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If Bitcoin Fails, Who Will Replace it?

Alex Lielacher
Last updated: | 4 min read

Bitcoin’s dominance – measured in terms of market share of the overall cryptocurrency market – has dropped substantially in the past twelve months. In February 2017, bitcoin’s dominance stood at 85%. Today is at 35% as the value of the altcoin market ballooned due to the over 400 initial coin offerings that took place in 2017 as well as the substantial increases in market capitalizations of leading altcoins such as ether (ETH), litecoin (LTC), and ripple (XRP).

Bitcoin’s dominance as the world’s leading digital currency has also been challenged to due the cryptocurrency’s scalability issues, which the community clearly felt in 2017 when average bitcoin transaction fees skyrocketed to never before seen highs of over USD 30 in December and some transactions took days to confirm. Needless to say, that made bitcoin temporarily unusable as a spending currency and expensive for international remittances.

While the Lightning Network is showing a lot of promise as a solution to bitcoin’s scaling issues and more and more bitcoin wallets and exchanges are enabling SegWit, the jury is still out on whether a viable long-term solution will be found and implemented on the Bitcoin network to ensure that bitcoin (BTC) maintains its top spot as the leading alternative online spending currency.

SegWit critics say that it is only a short-term solution that kicks the scalability can further down the road, while it is unclear how many bitcoin service providers will adopt Lightning Network transactions. There is, therefore, room for another cryptocurrency to come and take bitcoin’s top spot as the leading digital currency for remittances and day-to-day spending.

Here are the three most likely candidates that could topple bitcoin off its thrown.

Bitcoin Cash

Love it or hate it, the most likely contender to replace bitcoin as the leading digital currency is probably Bitcoin Cash (BCH) as it features all of bitcoin’s popular characteristics as a digital currency but has the potential to scale better due to its larger block sizes, which allow for more transactions per block, lower fees, and faster transactions than bitcoin (BTC) does.

However, increasing the block size makes for a more centralized coin. Larger blocks mean full nodes are more expensive to operate, which leads to fewer hashers running the nodes.

Bitcoin Cash is backed by some of the wealthiest players in the bitcoin community, such as Roger Ver, who are actively trying to promote Bitcoin Cash as the “real bitcoin” that Satoshi Nakamoto formulated in 2008. Hence, there is a reasonable chance that Bitcoin Cash could become the number one digital spending currency despite the ongoing “war” between BTC and Bitcoin Cash supporters, while bitcoin could result in becoming a pure digital gold-like investment asset.


Litecoin (LTC) is another top contender to replace bitcoin as the number one digital spending currency. Litecoin was launched in 2011 by Charlie Lee as the “digital silver” to bitcoin’s “digital gold” and, until recent years, has managed to keep its position as the number two coin behind bitcoin in terms of market capitalization.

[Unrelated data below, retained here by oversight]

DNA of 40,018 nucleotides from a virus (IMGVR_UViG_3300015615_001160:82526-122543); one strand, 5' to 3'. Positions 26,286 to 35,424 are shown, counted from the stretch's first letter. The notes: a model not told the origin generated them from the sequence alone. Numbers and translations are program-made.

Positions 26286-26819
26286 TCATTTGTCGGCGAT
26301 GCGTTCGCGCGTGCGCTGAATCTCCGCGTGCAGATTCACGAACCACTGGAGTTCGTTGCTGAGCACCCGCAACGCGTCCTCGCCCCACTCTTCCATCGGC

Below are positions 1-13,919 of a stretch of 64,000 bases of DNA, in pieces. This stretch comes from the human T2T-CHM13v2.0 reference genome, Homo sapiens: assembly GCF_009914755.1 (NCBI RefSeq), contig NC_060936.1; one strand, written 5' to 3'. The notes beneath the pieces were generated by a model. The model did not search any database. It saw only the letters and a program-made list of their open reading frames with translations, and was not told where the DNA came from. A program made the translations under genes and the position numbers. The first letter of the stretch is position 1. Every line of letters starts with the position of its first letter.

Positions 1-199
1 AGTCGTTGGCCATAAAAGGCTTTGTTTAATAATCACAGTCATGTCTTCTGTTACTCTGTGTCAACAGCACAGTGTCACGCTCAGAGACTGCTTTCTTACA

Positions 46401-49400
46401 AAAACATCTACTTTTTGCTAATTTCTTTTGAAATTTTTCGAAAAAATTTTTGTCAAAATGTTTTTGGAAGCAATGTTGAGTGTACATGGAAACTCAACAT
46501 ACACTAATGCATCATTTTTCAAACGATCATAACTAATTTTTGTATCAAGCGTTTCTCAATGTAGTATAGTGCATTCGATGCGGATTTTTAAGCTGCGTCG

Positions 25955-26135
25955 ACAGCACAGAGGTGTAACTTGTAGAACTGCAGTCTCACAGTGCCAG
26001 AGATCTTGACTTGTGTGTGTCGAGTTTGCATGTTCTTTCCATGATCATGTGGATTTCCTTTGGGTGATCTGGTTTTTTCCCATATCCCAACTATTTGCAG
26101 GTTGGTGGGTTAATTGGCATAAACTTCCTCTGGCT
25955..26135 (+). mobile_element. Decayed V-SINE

Litecoin differs bitcoin in that its transactions are faster and cheaper, which makes it the superior coin for peer-to-peer remittances as well as online shopping. Furthermore, Litecoin has managed to maintain its spot in the top ten digital currencies despite the emergence of many promising altcoins over the course of the last few years and has already established a certain degree of merchant adoption.

As the public awareness surrounding Litecoin is high and it already has a large community that supports it, it would not be too far-fetched to see Litecoin overtake bitcoin as the go-to digital spending currency at some point in the future.


The privacy-centric digital currency Monero (XMR) is the third most likely contender, as it is not only able to scale well due to its dynamic block sizes but it also provides completely anonymous payments through the use of stealth addresses, ring signatures, and confidential transactions. This appeals strongly to the libertarian and anarcho-capitalist views of many early bitcoin adopters who prefer not to have anyone’s spying eye overlook their financial transactions. Moreover, it also provides an added layer of security for users who do not want to reveal how much cryptocurrency they are holding in their wallets once they have made a transaction.

Monero, therefore, provides all the popular features of that bitcoin originally had, such as decentralization, fast payments, low fees, and personal financial sovereignty but adds a layer of privacy on top, allowing anyone to truly be their own bank without anyone being able to track their financial transactions.

Of course, there are more potential competitors for bitcoin among the almost 1,500 cryptocurrencies available in the market today. Digital currencies such as Dash (DASH), Zcash (ZEC), Vertcoin (VTC), and PIVX (PIVX) all also offer improvements over bitcoin. Nonetheless, the three above-mentioned digital currencies are currently the most likely to overtake bitcoin as the world’s alternative online spending currency.